Build Abdominal Muscles 

Even if a six-pack isn’t what you’re looking for, core stability is essential when performing common exercises, such as the deadlift, front squat, push-ups, and more. It’s important to understand that your core is not just one muscle. It comprises several different muscles that, when practiced, help improve posture, allow you to lift heavier weights, and protect your spine from unwanted twisting.   

Increased Shoulder Strength

While the abs are the main target during the L-sit, the shoulders accrue plenty of work, too. This exercise requires you first to lift your own body weight and hold it. Your arms act as the support system, and so the shoulders, which connect your arms to the torso, are under an immense amount of pressure as they stabilize the body during an L-sit. As a result, you will be able to build shoulder strength and stability. The more stability you have, the less chance of injury when exercising or performing daily tasks.    

Increase Overall Strength and Power 

By practicing stabilizer exercises such as the L-sit, you can improve your overall gym performance. Explosive movements like running, rowing, clean and jerks, and snatches benefit from a strong core. A strong core helps take the load off the spine and provides a brace to lift heavier weight and prevent back injuries. It also helps to shift effort from the upper body to the lower body and vice versa. The L-sit can be used as an accessory exercise for movements like the squat and deadlift or perform a few sets and turn them into a workout.  

Muscles Worked By the L-sit

It may not look like it, but the L-sit is a full-body movement. It won’t take long to feel the burn when performing this exercise. The great thing about the L-sit is not only is it used to build strength and stability in your core, but it builds up your quads, hip flexors, triceps, and shoulders.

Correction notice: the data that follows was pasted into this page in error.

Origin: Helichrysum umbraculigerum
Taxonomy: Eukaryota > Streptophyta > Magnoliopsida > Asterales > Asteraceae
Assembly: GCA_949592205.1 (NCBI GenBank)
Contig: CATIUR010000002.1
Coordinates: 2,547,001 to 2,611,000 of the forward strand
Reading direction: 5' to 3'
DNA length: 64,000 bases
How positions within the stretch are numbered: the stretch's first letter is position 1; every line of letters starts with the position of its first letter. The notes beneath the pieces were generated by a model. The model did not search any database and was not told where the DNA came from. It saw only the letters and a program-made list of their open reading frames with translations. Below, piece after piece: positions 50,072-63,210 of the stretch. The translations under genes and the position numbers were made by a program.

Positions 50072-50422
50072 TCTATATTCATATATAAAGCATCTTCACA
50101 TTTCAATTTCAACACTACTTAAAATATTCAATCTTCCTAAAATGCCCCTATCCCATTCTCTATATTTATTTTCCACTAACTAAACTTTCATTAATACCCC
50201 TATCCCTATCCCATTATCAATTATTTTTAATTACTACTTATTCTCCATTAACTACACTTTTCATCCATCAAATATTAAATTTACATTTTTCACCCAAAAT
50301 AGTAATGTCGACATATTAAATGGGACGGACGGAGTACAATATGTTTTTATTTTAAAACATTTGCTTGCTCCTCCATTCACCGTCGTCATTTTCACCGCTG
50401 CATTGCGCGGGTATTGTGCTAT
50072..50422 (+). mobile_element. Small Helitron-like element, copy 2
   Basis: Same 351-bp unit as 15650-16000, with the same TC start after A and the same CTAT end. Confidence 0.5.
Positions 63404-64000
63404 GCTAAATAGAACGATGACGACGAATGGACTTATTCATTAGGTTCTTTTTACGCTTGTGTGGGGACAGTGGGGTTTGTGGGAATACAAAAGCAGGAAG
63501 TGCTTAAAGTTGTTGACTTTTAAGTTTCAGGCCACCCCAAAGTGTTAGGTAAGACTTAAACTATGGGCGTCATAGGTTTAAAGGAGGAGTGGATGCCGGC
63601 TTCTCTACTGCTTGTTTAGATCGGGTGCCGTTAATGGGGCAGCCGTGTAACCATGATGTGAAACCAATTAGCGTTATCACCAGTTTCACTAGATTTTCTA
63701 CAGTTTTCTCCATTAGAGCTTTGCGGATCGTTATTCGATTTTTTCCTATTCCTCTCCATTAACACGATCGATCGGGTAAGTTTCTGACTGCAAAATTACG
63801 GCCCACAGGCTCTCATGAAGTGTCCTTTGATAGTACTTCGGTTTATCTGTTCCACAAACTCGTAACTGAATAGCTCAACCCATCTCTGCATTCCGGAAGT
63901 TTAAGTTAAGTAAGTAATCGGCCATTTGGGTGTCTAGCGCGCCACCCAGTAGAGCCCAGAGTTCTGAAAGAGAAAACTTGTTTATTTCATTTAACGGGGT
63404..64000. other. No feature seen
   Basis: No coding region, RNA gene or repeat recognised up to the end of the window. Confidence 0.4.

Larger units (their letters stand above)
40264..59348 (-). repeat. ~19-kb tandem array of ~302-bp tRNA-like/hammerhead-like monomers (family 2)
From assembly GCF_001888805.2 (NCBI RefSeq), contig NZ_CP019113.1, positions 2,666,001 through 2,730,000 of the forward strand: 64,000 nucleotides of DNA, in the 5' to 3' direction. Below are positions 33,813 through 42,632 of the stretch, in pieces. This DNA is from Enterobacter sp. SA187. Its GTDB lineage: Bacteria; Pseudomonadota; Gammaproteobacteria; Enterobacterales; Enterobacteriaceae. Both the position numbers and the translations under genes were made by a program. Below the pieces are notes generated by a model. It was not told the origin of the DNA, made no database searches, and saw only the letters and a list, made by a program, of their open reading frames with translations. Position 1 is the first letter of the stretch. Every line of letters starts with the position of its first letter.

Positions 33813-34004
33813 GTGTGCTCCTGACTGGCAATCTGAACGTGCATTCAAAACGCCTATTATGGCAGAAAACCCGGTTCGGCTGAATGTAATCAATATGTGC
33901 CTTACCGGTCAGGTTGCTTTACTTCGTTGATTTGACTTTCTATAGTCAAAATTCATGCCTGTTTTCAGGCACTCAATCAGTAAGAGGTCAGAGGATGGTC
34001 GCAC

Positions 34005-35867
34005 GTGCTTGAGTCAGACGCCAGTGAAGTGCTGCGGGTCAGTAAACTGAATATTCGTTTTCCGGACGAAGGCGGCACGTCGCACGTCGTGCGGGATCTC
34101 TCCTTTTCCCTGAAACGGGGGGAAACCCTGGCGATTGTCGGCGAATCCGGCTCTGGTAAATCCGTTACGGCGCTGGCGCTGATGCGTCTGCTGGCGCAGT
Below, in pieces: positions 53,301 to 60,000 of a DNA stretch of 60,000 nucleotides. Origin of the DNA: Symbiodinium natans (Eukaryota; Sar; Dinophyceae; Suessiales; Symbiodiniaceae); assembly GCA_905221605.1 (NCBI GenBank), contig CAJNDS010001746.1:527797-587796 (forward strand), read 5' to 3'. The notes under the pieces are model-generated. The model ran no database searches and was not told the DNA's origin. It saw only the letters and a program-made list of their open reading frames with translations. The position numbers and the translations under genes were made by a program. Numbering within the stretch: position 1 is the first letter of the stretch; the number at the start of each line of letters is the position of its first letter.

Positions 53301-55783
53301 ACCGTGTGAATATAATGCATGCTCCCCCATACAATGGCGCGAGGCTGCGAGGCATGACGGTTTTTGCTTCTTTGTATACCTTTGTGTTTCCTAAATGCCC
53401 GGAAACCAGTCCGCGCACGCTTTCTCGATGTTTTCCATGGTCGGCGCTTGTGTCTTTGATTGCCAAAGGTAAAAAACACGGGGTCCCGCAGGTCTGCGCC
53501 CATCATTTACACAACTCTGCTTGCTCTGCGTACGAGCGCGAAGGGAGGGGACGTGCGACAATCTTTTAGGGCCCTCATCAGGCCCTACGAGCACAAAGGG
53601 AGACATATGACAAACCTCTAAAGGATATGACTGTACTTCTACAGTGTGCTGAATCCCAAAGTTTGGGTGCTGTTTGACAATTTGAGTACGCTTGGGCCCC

Rectus Abdominis  

Also known as the abdominal muscles, the rectus abdominis protects the spine and allows for movement. They are parallel muscles that run from the sternum to the pelvis and are separated by the midline. You can see these muscles in those with low body fat, creating what we most know it for as the “six-pack.” 

Hip Flexors 

Hip flexors are made up of a group of muscles located in your pelvic area. These muscles facilitate simple tasks such as walk, run, and kick. Working out your hip flexors helps create stability in the pelvis and spine and prevents injuries by increasing your range of motion. 

Quadriceps Femoris 

One of the largest muscles in your body is located in your thigh, the quadriceps femoris, better known as quads. The quads are made up of four muscles and are responsible for improving knee stability and helping you walk, run, stand, and jump. When exercised regularly, these muscles can improve your deadlift, lunge, and squat. 

Triceps Brachii 

Located on the back of your arm is the triceps brachii. These muscles are responsible for elbow extension and are important for upper body strength. Building your triceps also helps create stability in your shoulders and elbows and increases your general range of motion.